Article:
Mr. Box Office
What parents need to know
Parents Need to Know
Parents need to know that Mr. Box Office centers on a fictional celebrity who, after a brush with the law, finds surprising fulfillment serving as a teacher and role model at a local high school. At a time when kids' media role models often headline negative news stories, the show elicits hope in the power of second chances. Content-wise there isn't much to worry about beyond flirting and some suggestive remarks, so tweens should be fine. Expect some "normal" teen behavior (talking back to an authority figure, being rude to a classmate), all of which comes across as funny rather than inappropriate.
What's the story?
When Hollywood star Marcus Jackson's (Bill Bellamy) heated encounter with paparazzi lands him in court, the judge orders him to teach at the disadvantaged South Central High School for community service. Even more shocking than the sentence itself is how much Marcus comes to enjoy working with the students, and eventually he decides to forego acting and continue teaching, much to the dismay of his pushy agent, Bobby Gold (Jon Lovitz), who wants his star client back in the headlines. But balancing the needs of his new career and the antics of his live-in houseguests, Jamal (Alex Thomas) and Tony (Tony T. Roberts), is enough for him right now. The show also stars Tim Meadows, Vivica A. Fox, and Essence Atkins as a few of Marcus' coworkers.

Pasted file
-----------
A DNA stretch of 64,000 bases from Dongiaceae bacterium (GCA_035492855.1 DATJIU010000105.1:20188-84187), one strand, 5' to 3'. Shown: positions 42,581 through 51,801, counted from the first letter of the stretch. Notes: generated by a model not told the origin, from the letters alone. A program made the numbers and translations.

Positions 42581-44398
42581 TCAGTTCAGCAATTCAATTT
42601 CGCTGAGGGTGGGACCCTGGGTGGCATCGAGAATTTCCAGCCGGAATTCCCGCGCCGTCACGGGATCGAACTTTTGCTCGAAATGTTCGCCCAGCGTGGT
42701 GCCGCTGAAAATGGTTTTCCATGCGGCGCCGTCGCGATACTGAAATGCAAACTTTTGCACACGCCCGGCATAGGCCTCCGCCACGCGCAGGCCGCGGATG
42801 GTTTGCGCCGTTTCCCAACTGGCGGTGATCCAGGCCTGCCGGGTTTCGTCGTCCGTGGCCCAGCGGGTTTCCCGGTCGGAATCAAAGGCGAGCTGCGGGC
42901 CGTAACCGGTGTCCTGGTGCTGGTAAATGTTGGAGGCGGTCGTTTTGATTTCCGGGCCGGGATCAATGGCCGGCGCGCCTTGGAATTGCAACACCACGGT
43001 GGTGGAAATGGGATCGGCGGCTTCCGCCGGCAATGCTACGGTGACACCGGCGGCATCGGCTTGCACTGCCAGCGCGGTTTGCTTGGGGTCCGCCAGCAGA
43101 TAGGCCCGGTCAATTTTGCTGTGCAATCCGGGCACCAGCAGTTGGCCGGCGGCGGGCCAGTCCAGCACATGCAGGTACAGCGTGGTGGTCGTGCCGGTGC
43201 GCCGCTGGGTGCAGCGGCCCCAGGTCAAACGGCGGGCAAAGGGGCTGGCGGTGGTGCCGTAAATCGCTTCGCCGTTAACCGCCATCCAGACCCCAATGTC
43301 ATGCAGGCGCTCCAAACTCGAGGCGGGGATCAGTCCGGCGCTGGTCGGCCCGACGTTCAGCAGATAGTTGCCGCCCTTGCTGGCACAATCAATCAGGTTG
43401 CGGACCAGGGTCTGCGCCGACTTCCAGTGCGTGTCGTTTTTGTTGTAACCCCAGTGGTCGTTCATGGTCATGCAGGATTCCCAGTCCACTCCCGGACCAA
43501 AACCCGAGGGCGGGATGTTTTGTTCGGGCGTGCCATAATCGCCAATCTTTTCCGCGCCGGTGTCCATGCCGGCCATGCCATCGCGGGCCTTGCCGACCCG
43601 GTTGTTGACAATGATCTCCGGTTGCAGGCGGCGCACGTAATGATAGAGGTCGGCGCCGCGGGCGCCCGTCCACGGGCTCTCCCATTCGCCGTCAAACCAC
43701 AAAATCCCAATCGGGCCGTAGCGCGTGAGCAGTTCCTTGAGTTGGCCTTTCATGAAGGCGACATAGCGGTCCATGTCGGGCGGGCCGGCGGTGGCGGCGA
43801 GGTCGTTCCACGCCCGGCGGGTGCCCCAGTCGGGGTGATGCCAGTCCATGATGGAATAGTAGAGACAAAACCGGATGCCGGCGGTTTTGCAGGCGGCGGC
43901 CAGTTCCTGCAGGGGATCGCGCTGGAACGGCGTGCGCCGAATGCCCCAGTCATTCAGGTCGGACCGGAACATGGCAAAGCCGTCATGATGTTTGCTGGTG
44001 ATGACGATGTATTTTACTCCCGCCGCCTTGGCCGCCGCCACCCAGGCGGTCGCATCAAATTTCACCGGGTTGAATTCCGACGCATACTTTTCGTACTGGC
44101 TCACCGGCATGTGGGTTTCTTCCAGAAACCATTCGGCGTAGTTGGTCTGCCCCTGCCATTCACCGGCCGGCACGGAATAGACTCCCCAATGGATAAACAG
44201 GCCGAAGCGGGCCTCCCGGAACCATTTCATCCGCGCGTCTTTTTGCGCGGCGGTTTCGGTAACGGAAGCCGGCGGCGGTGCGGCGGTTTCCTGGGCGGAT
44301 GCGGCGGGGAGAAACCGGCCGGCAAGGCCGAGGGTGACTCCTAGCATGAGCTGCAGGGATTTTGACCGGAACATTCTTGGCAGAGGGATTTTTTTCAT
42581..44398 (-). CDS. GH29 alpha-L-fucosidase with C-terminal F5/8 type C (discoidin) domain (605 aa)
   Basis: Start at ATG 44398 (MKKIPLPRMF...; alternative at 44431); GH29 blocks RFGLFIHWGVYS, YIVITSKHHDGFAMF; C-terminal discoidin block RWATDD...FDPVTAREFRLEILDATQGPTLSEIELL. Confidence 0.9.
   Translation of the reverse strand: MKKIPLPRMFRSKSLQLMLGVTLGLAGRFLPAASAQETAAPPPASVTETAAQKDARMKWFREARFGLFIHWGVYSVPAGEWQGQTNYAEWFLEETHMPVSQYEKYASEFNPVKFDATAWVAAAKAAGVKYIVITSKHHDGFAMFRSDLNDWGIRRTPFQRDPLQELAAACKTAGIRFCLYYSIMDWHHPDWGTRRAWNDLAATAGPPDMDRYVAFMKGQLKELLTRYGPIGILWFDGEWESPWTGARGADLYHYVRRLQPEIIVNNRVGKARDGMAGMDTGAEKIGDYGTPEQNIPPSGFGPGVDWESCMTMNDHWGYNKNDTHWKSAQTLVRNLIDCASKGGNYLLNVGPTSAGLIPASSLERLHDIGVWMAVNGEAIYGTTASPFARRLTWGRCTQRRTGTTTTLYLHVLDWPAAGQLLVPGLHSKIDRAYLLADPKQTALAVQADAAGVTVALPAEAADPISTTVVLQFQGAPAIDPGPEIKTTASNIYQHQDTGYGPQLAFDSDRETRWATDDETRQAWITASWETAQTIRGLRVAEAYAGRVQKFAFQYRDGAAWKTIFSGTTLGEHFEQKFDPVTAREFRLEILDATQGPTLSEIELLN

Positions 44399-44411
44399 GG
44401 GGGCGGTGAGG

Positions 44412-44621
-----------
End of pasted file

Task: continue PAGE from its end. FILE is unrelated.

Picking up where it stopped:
Is it any good?
MR. BOX OFFICE takes a comical look at the fall and subsequent rise of a (fictional) celebrity, but it does so with a surprisingly sentimental element to the main character's evolution. Here's a guy fully ingrained in the atmosphere of fame who winds up thriving in a new, more meaningful life challenge. What's more, he values this change because he realizes his duties as a role model... Yes, the plot is contrived (a movie star who just happens to have a teaching license stashed away?), and the story is often pretty corny, but there is some value in the story of a fish-out-of-water celebrity who values a less conspicuous kind of success.
Despite a talented cast, though, Mr. Box Office comes up short on sharp writing, production value, and general originality, with a plot that bears the marks of Welcome Back, Kotter, The Fresh Prince of Bel-Air, and a handful of other sitcoms that preceded it. It's not destined to be a classic, but it does take a curious look at the nature of fame and ask you to ponder the definition of success, both of which are good points of discussion with your tweens.
Families can talk about...
Families can talk about Marcus' reasoning for embracing teaching. Is it a conscious decision for him? How does he use his experiences to inspire his students?
Kids: Who are some of your personal role models? Do you know each one personally? If not, how do you know that person's true personality? What is this show's message about celebrities' images vs. their true nature?
Did you notice any instances of stereotyping in the show? Did they contribute to the comedy? Are they ever acceptable in entertainment?